The Worst GM Ever Is Finally Gone
Wednesday - October 01, 2008
It’s surprising what can appear out of the doom and gloom on a dark and rainy morning. Making your way slowly through the mire that is pelting your wind-shield, straining to see behind the barely functional wipers that should have been replaced a month ago, one can hardly expect a sudden burst of brilliance to cut through the despair.
But it happened.
No sooner did I power up the work station Mac than the words that most Detroit fans prayed to one day read came leaping from the electronic pages: Matt Millen fired by the Lions!
Put up the streamers and uncork the celebratory sacrificial grapes. The most incompetent era of professional sports management has come to an end. Hallelujah, hallelujah. No more Millen Man Marches in protest, no more dodging Ford Field security for hoisting “Fire Millen” signs, no more images hung in effigy and no more reason for fans in Minnesota and Chicago to mock their incompetent interdi-vision rivals with signs of support for the Lions’ former president and CEO.
After seven seasons and a league worst 31-84 record, and facing a hostile fan base ready to fire bomb the stadium bearing the family name, the owner of the franchise that has seen only one playoff victory since the country sported buzz cuts and young gals donned their prettiest poodle skirts for a night at the hop has finally sent off the worst executive in the history of professional sports. But don’t worry about Matt, he’s got a nice Honolulu Blue-and-silver parachute that will continue to pay him at least a portion of his $5 million-per-year-contract that runs through 2010, meaning the maintenance on his 1775 vintage Pennsylvania home will continue without fail.
The Millen era was not just bad, it was historic in its failure and misdirection: 58 coaches, a Cleveland Spideresque .270 winning percentage, an 8-60 road record, last in scoring defense (25.3) and third worst in scoring offense (18.3), and draft strategies that can only be called bizarre. Three consecutive seasons picking wide receivers in the first round and a fourth two years later often results in such labels.
But for all the rug-cutting now under way throughout the Mitten State, a big question looms on the horizon for one of the league’s oldest franchises - who’s the next to be fired or hired? Millen has to take much of the heat for the team’s recent failures, but the problems go much deeper than the four-time Super Bowl-winning linebacker. The team needs a complete reorganization from top to bottom.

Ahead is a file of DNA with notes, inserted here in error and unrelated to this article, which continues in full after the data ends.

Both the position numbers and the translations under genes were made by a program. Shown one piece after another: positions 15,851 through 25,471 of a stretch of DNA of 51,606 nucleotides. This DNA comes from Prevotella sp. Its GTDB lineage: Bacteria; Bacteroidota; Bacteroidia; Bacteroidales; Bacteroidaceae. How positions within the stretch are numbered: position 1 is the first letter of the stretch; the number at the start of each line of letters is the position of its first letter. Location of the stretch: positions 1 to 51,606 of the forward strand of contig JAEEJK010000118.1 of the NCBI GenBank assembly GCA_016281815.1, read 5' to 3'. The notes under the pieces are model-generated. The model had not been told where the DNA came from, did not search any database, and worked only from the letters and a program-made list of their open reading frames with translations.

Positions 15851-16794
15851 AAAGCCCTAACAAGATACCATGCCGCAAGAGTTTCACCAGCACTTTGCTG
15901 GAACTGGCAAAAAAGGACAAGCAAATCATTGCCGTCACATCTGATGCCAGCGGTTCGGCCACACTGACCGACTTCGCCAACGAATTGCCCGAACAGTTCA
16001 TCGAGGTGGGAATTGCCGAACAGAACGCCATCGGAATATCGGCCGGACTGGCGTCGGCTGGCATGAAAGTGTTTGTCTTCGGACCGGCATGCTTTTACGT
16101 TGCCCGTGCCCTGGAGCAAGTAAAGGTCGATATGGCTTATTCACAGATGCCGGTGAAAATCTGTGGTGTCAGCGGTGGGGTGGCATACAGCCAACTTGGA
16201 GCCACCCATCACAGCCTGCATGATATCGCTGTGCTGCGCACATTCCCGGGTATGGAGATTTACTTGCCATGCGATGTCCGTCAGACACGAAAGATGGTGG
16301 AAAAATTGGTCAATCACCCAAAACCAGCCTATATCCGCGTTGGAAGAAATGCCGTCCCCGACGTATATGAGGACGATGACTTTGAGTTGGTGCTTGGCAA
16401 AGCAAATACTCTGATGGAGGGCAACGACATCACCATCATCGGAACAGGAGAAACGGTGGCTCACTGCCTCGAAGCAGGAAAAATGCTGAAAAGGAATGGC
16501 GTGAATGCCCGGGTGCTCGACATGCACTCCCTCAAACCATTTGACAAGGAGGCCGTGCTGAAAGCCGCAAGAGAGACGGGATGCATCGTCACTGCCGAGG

While firing an owner is not possible, the next best move for the franchise would be the retirement of its 83-year-old owner, leaving his son, Bill Jr. - who got the ax to fall with his public comments about Millen - as the leader of the once middling franchise. It’s no real open secret that Junior was exasperated with the team’s showing and that he’s champing at the bit to take over control. Plus, he couldn’t do any worse.
From there the team’s next priority is to hire a Bill Parcells-type executive with no allegiances to current employees and little patience for failure. Whoever this person is will have to gut the scouting department where employees have been able to consistently misread talent for two decades and, of course, find a head coach who is going to do more than stock the roster with over-the-hill and under-performing players from his previous place of employment.
Currently, the biggest name circulating around the rumor mill has the team making a hard push to sign former Steelers’ head coach Bill Cowher to whatever job he desires. Cowher has proved his status as an elite coach who won even as his roster underwent constant turnover, and would make a good executive in charge of evaluating and stockpiling talent. But for any higher position, one that is responsible for the day-to-day operations of a multibillion-dollar business, the Lions must look for more than an impressive coaching resume. A phone call to Patriots’vice president of player personnel Scott Pioli would be a good start if they decide not to offer the job to former Titans’GM Floyd Reese who has already expressed interest in the job.
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